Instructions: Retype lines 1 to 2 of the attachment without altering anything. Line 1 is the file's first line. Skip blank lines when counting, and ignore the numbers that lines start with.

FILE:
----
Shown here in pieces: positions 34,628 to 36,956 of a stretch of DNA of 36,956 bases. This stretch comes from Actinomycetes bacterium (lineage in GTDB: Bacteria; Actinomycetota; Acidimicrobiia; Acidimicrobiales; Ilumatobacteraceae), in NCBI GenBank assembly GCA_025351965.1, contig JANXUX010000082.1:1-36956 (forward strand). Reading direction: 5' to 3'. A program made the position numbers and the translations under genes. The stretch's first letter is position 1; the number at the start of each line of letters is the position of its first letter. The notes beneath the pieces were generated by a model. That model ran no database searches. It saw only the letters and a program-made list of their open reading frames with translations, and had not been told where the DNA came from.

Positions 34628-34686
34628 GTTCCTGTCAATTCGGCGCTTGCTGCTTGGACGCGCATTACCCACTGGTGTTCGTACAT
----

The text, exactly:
Shown here in pieces: positions 34,628 to 36,956 of a stretch of DNA of 36,956 bases. This stretch comes from Actinomycetes bacterium (lineage in GTDB: Bacteria; Actinomycetota; Acidimicrobiia; Acidimicrobiales; Ilumatobacteraceae), in NCBI GenBank assembly GCA_025351965.1, contig JANXUX010000082.1:1-36956 (forward strand). Reading direction: 5' to 3'. A program made the position numbers and the translations under genes. The stretch's first letter is position 1; the number at the start of each line of letters is the position of its first letter. The notes beneath the pieces were generated by a model. That model ran no database searches. It saw only the letters and a program-made list of their open reading frames with translations, and had not been told where the DNA came from.

Positions 34628-34686